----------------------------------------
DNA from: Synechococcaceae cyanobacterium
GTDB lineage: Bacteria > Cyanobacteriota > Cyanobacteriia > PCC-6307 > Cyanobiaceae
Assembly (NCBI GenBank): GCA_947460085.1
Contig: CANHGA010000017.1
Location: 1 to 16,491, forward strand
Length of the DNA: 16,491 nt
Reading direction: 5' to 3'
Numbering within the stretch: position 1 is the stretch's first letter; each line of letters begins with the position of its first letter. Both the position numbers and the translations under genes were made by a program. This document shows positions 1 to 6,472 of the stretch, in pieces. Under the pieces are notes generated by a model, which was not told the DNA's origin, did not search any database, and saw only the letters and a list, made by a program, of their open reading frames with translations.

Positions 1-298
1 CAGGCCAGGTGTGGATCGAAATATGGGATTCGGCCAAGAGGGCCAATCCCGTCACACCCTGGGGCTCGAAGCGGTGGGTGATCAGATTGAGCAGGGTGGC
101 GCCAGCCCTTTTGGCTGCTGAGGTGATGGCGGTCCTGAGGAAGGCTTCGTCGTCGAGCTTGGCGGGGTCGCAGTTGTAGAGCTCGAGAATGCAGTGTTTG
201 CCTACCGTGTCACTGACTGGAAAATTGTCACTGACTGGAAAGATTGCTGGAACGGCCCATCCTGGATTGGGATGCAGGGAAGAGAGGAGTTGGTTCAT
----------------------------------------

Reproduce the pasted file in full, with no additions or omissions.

DNA from: Synechococcaceae cyanobacterium
GTDB lineage: Bacteria > Cyanobacteriota > Cyanobacteriia > PCC-6307 > Cyanobiaceae
Assembly (NCBI GenBank): GCA_947460085.1
Contig: CANHGA010000017.1
Location: 1 to 16,491, forward strand
Length of the DNA: 16,491 nt
Reading direction: 5' to 3'
Numbering within the stretch: position 1 is the stretch's first letter; each line of letters begins with the position of its first letter. Both the position numbers and the translations under genes were made by a program. This document shows positions 1 to 6,472 of the stretch, in pieces. Under the pieces are notes generated by a model, which was not told the DNA's origin, did not search any database, and saw only the letters and a list, made by a program, of their open reading frames with translations.

Positions 1-298
1 CAGGCCAGGTGTGGATCGAAATATGGGATTCGGCCAAGAGGGCCAATCCCGTCACACCCTGGGGCTCGAAGCGGTGGGTGATCAGATTGAGCAGGGTGGC
101 GCCAGCCCTTTTGGCTGCTGAGGTGATGGCGGTCCTGAGGAAGGCTTCGTCGTCGAGCTTGGCGGGGTCGCAGTTGTAGAGCTCGAGAATGCAGTGTTTG
201 CCTACCGTGTCACTGACTGGAAAATTGTCACTGACTGGAAAGATTGCTGGAACGGCCCATCCTGGATTGGGATGCAGGGAAGAGAGGAGTTGGTTCAT